Court: NJ taxpayers won’t have to foot huge church repair bills
The New Jersey Supreme Court, in a 7-0 decision today, upheld the state Constitution’s prohibition of the use of taxpayers’ funds for ‘building or repairing any church or churches’.
The decision was a major victory for the Freedom From Religion Foundation and FFRF member David Steketee, above, who filed a lawsuit in late 2015 against the county, challenging public grants of millions of tax dollars for the repair and maintenance of churches.
According to an FFRF statement just issued, the state high court’s ruling:
Corrected a lower court’s shocking refusal to apply the state Constitution’s ban.
The FFRF and Steketee originally challenged more than $5.5 million in funding to churches since 2012 by the Historic Preservation Trust Fund. The lawsuit specifically challenged $1.04 million in allotments to the Presbyterian Church in Morristown, above, which, in the words of the church, would allow:
Continued use by our congregation for worship services.
The lawsuit also challenged funds handed to St Peter’s Episcopal Church to ensure:
Continued safe public access to the church for worship.
All of the churches that received the grants have active congregations.
The FFRF contended that the grants violate the unambiguous command of Article I, Paragraph 3 of the New Jersey Constitution that says:
Nor shall any person be obliged to pay tithes, taxes, or other rates for building or repairing any church or churches, place or places of worship, or for the maintenance of any minister or ministry, contrary to what he believes to be right.
This taxpayer protection predates the creation of the United States and was seen by Thomas Jefferson and other Founders as an essential guarantee to prevent the government from establishing religion and forcing citizens to support churches or religions in which they disbelieve.
The lower court ruling claimed an unprecedented exception to this admirably clear command, holding that Morris County was justified in ignoring this constitutional mandate because the funds were part of a historic preservation programme.
Fortunately, the state’s top court has corrected this mistake, overruling the trial court and holding that the New Jersey Constitution means exactly what it says.
The Supreme Court stated:
We find that the plain language of the Religious Aid Clause bars the use of taxpayer funds to repair and restore churches, and that Morris County’s program ran afoul of that longstanding provision.
It agreed with the FFRF’s central contention that not being taxed to support a church is a central issue of religious freedom of conscience.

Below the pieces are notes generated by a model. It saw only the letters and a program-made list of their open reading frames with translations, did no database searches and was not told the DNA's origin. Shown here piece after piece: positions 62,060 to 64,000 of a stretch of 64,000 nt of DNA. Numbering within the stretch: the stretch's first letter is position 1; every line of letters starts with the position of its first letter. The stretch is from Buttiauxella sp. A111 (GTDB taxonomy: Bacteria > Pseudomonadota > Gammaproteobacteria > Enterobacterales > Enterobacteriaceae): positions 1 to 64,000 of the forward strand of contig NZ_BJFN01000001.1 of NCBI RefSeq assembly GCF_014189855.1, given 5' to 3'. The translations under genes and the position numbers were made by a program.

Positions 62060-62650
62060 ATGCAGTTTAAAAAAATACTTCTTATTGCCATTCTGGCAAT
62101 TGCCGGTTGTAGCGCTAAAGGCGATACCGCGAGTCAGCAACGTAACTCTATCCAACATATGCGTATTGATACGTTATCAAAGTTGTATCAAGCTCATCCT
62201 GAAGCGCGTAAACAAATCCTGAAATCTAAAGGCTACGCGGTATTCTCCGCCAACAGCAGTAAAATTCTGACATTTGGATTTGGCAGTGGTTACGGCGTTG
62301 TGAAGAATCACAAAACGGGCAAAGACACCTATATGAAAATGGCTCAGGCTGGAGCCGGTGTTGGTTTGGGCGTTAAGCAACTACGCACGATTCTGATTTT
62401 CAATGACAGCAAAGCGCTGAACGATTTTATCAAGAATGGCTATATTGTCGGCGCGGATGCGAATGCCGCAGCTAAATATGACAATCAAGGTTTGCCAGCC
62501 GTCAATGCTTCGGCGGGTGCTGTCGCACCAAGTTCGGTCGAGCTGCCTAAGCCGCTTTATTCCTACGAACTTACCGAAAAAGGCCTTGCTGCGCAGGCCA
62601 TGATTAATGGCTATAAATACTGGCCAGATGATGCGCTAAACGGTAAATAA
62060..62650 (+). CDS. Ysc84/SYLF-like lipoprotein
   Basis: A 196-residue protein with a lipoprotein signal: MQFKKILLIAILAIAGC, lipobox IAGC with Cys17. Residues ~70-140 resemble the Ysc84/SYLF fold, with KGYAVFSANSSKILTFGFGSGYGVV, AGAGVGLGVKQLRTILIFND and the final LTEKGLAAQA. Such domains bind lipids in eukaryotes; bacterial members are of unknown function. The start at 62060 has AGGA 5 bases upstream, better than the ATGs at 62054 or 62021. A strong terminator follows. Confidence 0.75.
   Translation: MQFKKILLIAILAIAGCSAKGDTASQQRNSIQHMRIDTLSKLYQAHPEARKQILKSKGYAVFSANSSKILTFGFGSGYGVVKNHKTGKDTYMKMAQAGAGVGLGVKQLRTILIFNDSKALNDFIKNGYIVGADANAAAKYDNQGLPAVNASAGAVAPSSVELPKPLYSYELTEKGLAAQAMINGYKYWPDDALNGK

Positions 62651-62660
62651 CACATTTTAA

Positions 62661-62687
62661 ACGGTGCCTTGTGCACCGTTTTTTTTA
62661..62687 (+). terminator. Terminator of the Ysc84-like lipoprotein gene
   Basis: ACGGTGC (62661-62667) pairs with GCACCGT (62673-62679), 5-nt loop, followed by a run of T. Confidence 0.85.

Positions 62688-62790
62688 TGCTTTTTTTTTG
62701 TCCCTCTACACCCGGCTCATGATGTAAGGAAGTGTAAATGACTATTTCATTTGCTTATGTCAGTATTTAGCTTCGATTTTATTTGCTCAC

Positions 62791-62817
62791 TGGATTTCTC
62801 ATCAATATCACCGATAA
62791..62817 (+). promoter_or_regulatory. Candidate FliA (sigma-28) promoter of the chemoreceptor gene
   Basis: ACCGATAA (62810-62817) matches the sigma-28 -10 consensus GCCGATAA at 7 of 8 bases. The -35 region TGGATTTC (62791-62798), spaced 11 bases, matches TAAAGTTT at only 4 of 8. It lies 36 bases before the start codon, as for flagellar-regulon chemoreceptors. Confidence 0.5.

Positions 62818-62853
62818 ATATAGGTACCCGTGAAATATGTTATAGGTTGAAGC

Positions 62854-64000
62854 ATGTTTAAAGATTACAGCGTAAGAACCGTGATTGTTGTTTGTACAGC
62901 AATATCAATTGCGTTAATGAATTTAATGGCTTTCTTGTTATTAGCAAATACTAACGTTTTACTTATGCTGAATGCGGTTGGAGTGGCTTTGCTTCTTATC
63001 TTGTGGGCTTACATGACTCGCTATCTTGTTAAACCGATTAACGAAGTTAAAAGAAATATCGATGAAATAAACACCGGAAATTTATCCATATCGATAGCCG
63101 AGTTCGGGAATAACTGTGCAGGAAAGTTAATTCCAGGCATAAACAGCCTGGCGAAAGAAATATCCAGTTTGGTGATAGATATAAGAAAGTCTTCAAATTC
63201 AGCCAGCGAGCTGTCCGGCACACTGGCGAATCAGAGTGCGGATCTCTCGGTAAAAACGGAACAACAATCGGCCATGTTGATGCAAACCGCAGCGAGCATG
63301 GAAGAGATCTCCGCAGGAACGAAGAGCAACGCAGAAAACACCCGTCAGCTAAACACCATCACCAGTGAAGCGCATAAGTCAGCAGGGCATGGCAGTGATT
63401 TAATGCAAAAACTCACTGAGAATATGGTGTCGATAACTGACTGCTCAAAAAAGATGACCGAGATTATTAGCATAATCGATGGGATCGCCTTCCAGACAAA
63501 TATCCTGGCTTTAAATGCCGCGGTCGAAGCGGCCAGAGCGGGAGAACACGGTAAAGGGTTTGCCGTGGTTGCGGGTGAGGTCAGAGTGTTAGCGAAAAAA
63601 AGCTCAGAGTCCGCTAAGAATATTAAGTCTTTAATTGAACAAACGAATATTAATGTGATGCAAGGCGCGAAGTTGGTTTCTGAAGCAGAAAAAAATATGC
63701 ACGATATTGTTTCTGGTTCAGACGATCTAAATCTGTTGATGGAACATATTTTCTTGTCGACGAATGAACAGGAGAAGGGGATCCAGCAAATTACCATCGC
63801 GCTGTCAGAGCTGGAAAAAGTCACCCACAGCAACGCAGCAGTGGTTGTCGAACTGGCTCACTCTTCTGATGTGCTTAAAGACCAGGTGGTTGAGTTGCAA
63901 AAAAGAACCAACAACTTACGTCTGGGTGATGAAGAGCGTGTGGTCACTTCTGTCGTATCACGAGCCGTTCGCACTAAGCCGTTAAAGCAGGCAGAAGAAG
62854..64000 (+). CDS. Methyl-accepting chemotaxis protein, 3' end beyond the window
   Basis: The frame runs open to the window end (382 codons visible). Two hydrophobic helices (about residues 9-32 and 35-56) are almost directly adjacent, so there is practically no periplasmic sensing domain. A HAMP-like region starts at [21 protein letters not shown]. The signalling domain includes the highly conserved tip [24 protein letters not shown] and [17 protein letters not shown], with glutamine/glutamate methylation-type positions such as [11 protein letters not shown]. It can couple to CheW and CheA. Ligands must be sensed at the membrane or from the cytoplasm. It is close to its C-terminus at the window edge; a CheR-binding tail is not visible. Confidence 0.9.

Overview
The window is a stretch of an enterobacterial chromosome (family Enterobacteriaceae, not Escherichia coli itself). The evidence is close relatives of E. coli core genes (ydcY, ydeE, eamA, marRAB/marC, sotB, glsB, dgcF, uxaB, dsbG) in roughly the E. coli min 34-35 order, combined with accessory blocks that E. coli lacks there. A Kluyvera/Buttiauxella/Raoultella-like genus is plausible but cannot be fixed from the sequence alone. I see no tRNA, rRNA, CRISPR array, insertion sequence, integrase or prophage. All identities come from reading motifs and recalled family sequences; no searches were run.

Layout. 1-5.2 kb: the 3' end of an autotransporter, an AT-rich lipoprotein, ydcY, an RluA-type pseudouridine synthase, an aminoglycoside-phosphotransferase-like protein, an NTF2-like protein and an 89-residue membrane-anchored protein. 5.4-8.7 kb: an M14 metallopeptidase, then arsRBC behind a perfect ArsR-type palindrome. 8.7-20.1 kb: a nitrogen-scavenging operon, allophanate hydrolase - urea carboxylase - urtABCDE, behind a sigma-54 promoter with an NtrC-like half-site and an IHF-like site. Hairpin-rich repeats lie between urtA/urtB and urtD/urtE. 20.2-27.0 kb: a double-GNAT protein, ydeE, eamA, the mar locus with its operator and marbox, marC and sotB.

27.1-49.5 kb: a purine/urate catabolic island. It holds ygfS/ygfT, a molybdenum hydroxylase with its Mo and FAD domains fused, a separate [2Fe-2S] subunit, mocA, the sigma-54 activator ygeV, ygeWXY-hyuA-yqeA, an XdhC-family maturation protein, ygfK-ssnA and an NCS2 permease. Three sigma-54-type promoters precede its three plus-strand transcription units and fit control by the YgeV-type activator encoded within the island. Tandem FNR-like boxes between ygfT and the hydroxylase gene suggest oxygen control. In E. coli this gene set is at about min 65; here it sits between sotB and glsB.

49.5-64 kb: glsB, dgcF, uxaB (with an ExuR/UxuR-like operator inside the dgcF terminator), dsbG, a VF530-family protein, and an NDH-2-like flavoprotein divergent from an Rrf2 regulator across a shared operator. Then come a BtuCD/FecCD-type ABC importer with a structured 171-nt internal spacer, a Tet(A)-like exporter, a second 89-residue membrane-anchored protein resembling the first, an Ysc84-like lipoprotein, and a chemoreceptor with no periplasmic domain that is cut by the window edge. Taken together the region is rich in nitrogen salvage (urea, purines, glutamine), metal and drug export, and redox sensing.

The FFRF said it is elated at the constitutionally correct decision.
Said FFRF Co-President Annie Laurie Gaylor:
It’s shocking that it took a trip to the New Jersey Supreme Court to enforce such a plain constitutional command. New Jersey taxpayers can breathe a sigh of relief that their constitutional religious liberty rights have been protected.
The FFRF said it cannot emphasise enough the significance of the NJ Supreme Court decision.
FFRF constitutional attorney Andrew L Seidel said:
This is not just a win for secular citizens, but for every New Jersey taxpayer. Governments in New Jersey cannot force Muslims to bankroll temples and yeshivas, compel Jews to subsidize Christian churches and Catholic schools, force Christians to fund mosques and madrassas or nonbelievers to support any religion. It’s a win for all.
The Freedom From Religion Foundation is a nationwide nonprofit organization dedicated to the constitutional separation of state and church, with more than 33,000 members across the country, including 500-plus in New Jersey.
The FFRF extended its gratitude to plaintiff David Steketee, who has vigorously fought to uphold the rights of Morris County taxpayers since before this case was filed. The lawsuit was handled by attorney Paul S Grosswald.
Seidel and Staff Attorney Ryan Jayne were co-counsel.
• In its 2015 budget, the UK government allocated a further £40-million to support “vital” roof repairs in Listed Places of Worship over the the following two years.
The lion’s share of this money went to the Church of England as it is responsible for maintaining 45 percent of the grade I listed buildings in the country. At the time of the allocation, the C of E Church had a surplus of £4-billion in the kitty.